The author starts by commenting that short-term economic prospects in the UK are much more hopeful now than they were a couple of months ago; this includes the fact that the government ‘Help-to-buy’ schemes are succeeding. However the government must be extremely wary of these low-deposit mortgages and especially of their decision to back these mortgages with a government guarantee. If not kept under control this scheme will inevitably lead to a bubble. The scheme is so generous, especially with the additional deposit loan, that it could create a huge demand for new properties. This demand will clearly become too much for a limited increase in supply, and so house prices will start to rise. Keynesian animal spirits will come into play, and before long the bubble will reach its peak. It is not only people looking to buy their first property that this rise in prices will attract; with rent prices at a record high, investors will look to buy up-market properties to receive a healthy income from rent while the value of their property increases. However as these loans are backed by the government, if the bubble pops as drastically as it did in 2008, it will be the government that take the majority of the blow as opposed to the banks.
As to the author’s ideas for a medium term growth strategy, I agree that something must be done about youth unemployment. Youth unemployment is now at 21%; the young are often the most keen to be earning their own money and this clearly shows that those who don’t go on to higher education struggle to find work. However the author states that “We need to improve schools”, and believe this is not an issue. The UK education system is very academically orientated, with few alternatives to higher education specialising in a particular profession. I agree with Tom that the German system is much better, and in fact there is a similar system in many more European countries, e.g. Austria and Switzerland. While for certain jobs it is useful to have the A-level qualifications that higher education provides, to be skilled in a certain profession by the age of 18 would be highly attractive to employers and save them both time and money in training graduates. This contributes to growth on two frontiers: reducing unemployment, and increasing the efficiency of businesses.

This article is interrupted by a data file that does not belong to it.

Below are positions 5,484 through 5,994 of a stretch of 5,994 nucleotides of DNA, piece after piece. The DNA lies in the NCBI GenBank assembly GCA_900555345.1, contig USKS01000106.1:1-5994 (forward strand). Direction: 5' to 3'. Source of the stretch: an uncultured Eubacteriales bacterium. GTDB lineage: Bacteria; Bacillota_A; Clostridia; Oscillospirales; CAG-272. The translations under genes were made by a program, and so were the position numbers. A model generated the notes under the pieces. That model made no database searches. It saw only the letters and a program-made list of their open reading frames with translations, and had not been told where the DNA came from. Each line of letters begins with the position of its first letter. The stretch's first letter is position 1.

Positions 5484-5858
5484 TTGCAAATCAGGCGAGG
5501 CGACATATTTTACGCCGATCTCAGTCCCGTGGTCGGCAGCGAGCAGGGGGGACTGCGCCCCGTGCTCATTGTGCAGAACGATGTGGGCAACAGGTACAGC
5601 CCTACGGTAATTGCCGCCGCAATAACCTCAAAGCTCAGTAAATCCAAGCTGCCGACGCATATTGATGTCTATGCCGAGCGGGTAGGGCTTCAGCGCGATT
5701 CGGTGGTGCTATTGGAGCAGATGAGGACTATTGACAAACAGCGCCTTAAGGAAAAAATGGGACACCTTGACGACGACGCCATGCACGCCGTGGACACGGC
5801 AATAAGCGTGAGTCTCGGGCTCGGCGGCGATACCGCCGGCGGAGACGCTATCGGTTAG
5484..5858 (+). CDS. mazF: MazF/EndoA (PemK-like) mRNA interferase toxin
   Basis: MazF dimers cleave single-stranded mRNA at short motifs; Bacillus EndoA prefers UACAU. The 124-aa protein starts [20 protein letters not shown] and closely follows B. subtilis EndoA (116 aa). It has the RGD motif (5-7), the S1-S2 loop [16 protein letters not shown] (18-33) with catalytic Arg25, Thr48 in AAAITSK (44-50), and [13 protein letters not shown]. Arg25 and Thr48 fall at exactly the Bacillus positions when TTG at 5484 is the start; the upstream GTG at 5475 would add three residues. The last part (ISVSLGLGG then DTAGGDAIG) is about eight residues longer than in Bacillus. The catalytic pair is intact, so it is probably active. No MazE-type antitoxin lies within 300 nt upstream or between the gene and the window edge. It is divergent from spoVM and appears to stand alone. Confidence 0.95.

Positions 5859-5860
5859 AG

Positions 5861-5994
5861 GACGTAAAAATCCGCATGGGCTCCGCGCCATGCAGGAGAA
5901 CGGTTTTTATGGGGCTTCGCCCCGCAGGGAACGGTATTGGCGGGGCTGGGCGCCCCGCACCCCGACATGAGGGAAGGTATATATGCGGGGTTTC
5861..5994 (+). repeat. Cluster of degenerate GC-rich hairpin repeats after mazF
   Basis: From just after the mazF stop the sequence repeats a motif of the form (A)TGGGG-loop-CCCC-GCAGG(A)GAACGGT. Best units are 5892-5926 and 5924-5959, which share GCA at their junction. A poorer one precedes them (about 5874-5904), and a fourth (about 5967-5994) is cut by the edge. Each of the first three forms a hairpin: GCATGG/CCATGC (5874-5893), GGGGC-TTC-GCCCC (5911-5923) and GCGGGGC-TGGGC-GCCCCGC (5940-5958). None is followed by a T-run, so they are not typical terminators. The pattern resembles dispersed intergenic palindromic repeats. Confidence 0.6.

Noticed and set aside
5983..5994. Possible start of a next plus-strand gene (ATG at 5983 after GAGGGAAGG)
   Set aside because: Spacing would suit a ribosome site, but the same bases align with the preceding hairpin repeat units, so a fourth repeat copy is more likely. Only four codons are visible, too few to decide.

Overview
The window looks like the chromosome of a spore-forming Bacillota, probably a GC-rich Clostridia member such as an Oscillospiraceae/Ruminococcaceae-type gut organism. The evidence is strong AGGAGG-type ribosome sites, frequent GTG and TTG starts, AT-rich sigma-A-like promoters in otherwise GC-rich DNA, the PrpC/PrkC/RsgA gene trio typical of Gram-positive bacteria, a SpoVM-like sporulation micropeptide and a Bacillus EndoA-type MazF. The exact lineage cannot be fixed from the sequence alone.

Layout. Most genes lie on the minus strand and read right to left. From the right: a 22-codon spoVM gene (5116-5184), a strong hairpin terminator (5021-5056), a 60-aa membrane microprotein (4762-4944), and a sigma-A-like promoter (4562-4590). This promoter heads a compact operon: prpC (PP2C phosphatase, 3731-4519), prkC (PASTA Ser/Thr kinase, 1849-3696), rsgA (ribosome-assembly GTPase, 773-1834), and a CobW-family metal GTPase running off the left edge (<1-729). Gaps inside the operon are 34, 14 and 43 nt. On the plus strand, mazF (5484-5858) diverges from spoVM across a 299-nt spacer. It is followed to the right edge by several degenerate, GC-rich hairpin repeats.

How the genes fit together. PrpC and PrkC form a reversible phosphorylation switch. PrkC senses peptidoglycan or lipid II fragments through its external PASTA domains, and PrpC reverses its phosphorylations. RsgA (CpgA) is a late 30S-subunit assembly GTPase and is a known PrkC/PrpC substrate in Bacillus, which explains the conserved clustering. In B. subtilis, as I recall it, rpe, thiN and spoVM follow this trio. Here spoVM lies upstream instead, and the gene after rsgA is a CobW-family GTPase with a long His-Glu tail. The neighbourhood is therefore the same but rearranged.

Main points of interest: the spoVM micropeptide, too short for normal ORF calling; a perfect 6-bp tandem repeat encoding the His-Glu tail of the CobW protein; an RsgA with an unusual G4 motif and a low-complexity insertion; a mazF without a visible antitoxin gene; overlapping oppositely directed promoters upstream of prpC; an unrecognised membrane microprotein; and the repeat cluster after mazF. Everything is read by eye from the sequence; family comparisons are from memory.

Pippa Fernandes's comment, September 16, 2013 11:37 PM